The Swimmers: A Love Letter to Refugees and Opportunity 



Yusra and Sara Mardini received the Bambi Award in Berlin in 2016 for their heroic acts.

Directed by Sally El Hosaini, Netflix brings a new, true story to the homes of many with the release of The Swimmers. Following the Mardini sisters, the movie shows the world the true and inspiring events on their escape from Syria during the war in 2014 to Germany, where they would chase their dreams and safety.  

At 17 years old, Yusra Mardini had a dream to swim in the Olympics.  Her older sister, Sarah, was just as passionate about swimming, but her main goal throughout the movie was to protect Yusra.   

The movie begins with a shot of a pool, filled with children in Syria having a fun time, just lounging and relaxing. The first scene in the pool is then juxtaposed with references to water, screaming terrified children and screaming joyful children. 

As the movie continues, the juxtapositions between the water are most prominent. Throughout their journey, one of the most pivotal moments is when they jump out of the boat and swim for hours to avoid it from sinking on the way to Greece. It is truly inspiring that after their heroic swim to save the lives of those in the boat with them, the Mardini sisters didn’t give up swimming forever. 

Yusra’s strength helped her throw away her swimming medals, which were everything to her. All her accomplishments, the proof of her hard work, lost in the sea. Without hesitation, she dumped them away forever to give others the opportunity to find safety and a better life.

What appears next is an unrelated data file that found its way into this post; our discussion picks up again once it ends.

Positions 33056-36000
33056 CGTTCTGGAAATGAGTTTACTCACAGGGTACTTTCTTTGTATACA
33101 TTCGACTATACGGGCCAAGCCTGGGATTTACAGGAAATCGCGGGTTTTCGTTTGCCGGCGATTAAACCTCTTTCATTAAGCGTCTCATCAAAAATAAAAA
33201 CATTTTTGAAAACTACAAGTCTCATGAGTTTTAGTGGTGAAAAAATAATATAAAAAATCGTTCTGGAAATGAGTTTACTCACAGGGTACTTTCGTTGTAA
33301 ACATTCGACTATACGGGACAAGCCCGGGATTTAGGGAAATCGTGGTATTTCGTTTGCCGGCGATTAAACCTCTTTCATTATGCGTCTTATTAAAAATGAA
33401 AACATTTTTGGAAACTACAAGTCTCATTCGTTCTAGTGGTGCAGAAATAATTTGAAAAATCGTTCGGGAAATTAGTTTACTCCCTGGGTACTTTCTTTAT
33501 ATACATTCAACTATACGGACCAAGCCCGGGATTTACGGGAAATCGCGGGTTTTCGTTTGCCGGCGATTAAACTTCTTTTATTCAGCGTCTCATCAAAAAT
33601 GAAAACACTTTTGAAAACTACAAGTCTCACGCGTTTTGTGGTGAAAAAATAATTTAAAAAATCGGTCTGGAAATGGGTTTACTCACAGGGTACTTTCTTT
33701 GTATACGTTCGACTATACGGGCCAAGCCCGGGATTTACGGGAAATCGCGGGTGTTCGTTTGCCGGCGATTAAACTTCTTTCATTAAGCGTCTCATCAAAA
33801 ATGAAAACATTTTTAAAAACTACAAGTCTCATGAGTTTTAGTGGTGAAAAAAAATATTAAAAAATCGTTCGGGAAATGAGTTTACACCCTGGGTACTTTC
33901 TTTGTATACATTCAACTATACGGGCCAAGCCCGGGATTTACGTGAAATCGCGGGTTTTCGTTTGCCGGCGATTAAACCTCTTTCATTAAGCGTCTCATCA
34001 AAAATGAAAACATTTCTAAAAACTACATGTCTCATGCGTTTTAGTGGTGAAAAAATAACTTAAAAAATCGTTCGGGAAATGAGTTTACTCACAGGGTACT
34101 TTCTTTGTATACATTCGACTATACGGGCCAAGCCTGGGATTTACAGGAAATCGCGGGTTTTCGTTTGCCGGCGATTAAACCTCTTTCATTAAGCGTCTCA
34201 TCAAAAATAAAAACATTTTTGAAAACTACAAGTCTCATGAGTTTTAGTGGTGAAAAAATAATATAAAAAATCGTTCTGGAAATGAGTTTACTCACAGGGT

After the ocean crossings, the refugees in the boat are met with piles and piles of life jackets stacked on the shore. Finally reaching Lesbos, the refugees toss their own life jackets into the pile and walk towards the city in hopes of aid. A visual representation of those who made a similar journey and survived, it was one of the most powerful scenes in the entire movie, showing pure resilience and survival.  

The Mardini sisters overcame every odd stacked against them. They were able to find joy in the water, especially Yusra. It was her holding onto her dream of competing in the Olympics that inspired her to not give up. 

Another theme in the movie is the desensitization of the Syrian people to violence and warfare. In a particular scene, the Syrian children are seen dealing with gunfire in their bus, however, they proceeded to head home as if it was totally normal. It is truly a painful example of what the Syrian people went through, and what other people go through in other countries. 

The scenes also jump back and forth between portraying joyful moments and portraying moments of terror and danger for the Mardini sisters. The opening of the Olympics had loud, colorful fireworks, which then changed to Yusra hearing the bombs and gunfire back home. During the competition itself, the moment she dove into the water, the scene changed from being in the Olympic pool to Yusra fighting for her life to swim in the Aegean Sea again. 

Those fleeing their home countries can understand the anxiety and constant fear of death that is consistently portrayed throughout the movie. And yet, it shows the strength of faith, and how even in the darkest moments of life, it can be one’s greatest protector.  

The Swimmers is a triumph, and it is an example of great strength and determination, as well as a portrayal of true hardship that so many go through, but others are oblivious to.